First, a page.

It’s Trevor Noah: Born a Crime Stories from a South African Childhood (Adapted for Young Readers) by Trevor Noah. "In this insightful memoir, adapted from the adult volume...Noah intersperses his life experiences with a layered look at the history of South Africa. Growing up at the end of apartheid, he was evidence of a crime—his mother was Black and his father was white, and mixed-race children were illegal—and it made him an outsider. Noah grew up understanding that many aspects of his upbringing were fundamentally different: his mother raised him with an imagination and showed that there were no barriers to whatever he wanted to be. ... An engrossing read on one of the most oppressive times in history for people of color." -Booklist Reviews [Grades 5-8] (Older readers may want to consider the original text, Born a Crime: Stories from a South African Childhood.)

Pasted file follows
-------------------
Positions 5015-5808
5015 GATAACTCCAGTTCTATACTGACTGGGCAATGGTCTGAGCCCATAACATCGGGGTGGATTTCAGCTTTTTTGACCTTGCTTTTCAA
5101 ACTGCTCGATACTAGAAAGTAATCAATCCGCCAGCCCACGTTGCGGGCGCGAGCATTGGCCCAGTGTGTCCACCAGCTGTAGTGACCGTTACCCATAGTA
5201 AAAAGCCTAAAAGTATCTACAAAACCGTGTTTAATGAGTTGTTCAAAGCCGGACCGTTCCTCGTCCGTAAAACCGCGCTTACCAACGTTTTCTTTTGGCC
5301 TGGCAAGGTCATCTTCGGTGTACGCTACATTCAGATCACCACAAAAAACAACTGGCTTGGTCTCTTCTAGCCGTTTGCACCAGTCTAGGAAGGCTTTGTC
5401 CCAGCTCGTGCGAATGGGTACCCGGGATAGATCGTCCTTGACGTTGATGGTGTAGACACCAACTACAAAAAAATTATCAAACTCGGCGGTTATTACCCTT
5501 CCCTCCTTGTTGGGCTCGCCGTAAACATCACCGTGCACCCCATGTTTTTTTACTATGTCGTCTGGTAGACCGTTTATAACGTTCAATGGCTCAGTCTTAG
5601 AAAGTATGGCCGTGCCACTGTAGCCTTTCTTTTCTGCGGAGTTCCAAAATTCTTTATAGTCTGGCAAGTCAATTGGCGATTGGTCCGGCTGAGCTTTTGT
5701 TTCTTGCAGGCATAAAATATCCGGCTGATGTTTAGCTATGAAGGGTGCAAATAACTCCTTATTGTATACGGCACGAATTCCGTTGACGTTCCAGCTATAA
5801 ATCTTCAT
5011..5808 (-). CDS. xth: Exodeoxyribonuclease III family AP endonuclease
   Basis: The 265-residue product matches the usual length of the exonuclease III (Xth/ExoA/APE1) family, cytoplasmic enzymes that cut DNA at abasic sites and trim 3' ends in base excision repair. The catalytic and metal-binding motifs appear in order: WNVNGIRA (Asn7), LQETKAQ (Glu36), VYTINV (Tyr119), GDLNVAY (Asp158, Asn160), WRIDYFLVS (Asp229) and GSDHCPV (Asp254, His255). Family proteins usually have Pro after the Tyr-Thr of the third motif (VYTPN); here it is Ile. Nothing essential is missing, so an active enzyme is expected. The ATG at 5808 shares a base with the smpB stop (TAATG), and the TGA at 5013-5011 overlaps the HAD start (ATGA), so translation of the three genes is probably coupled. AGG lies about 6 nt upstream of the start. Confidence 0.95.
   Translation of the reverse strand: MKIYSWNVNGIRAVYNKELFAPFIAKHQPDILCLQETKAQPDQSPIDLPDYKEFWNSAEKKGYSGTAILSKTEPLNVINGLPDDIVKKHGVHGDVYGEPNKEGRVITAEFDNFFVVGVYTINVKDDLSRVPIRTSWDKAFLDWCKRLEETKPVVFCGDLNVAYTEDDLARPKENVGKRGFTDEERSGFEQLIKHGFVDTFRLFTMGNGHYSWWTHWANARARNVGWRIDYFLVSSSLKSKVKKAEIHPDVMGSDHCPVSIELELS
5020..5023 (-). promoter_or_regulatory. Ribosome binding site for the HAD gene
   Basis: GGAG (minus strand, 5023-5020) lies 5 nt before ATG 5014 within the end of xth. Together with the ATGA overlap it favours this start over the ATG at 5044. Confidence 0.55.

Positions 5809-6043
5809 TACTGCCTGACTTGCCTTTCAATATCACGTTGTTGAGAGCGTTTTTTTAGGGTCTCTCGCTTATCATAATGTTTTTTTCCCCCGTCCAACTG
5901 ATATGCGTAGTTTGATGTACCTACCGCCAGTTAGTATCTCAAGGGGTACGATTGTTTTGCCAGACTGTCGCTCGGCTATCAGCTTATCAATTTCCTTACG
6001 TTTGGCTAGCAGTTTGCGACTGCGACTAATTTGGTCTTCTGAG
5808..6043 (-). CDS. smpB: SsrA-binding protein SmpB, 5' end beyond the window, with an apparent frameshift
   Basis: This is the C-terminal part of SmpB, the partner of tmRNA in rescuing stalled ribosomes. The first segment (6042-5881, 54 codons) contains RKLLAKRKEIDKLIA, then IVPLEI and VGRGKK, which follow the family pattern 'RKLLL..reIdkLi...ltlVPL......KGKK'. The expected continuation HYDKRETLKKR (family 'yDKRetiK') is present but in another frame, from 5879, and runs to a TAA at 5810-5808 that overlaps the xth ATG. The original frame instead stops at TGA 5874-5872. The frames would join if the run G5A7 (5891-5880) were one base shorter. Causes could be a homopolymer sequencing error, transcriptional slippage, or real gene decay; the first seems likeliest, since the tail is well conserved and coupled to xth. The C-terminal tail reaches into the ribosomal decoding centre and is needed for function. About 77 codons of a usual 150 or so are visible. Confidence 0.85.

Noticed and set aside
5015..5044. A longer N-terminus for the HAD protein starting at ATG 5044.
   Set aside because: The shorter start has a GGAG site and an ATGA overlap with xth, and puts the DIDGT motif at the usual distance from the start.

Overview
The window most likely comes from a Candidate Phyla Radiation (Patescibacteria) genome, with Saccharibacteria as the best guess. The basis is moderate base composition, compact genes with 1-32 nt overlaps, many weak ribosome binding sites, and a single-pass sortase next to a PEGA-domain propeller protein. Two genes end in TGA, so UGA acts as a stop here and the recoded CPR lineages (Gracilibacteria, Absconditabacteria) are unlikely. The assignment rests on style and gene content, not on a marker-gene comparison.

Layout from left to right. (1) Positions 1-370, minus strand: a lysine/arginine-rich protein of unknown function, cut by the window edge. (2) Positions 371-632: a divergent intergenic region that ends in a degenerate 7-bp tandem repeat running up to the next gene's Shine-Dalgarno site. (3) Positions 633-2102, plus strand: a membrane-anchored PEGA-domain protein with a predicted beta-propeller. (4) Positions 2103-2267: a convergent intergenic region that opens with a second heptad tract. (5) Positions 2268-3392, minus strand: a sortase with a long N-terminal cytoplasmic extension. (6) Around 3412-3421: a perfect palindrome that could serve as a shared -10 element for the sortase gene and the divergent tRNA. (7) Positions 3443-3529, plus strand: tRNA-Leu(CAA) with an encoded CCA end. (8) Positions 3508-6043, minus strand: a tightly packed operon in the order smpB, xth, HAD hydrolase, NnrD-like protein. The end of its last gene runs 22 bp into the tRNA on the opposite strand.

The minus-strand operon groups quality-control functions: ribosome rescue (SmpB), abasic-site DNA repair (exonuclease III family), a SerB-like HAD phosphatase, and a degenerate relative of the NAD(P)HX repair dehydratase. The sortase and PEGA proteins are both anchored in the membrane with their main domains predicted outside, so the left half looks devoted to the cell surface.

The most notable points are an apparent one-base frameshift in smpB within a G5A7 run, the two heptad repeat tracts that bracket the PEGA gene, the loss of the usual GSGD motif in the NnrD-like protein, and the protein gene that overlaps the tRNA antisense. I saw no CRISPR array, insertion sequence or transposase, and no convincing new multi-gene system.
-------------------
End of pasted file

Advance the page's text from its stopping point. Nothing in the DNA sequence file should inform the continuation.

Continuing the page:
Just Mercy: A True Story of the Fight for Justice (Adapted for Young Adults) by Bryan Stevenson. The author founded, and continues to work as a lawyer for, the Equal Justice Initiative which...works across the United States to redress many injustices against people and youth of color who were tried for crimes they may not have committed. ... Stevenson follows a few specific cases while providing an overview of the big picture of how the judicial system has ignored basic civil rights when the accused are people of color and/or are poor. Readers will have their eyes opened to real cases and can then decide for themselves their opinion of the justice system. While some of the stories are upsetting, there is no overt violence included." -SJL Reviews [Grades 8+] (Some readers may want to consider the original text, Just Mercy: A Story of Justice and Redemption.)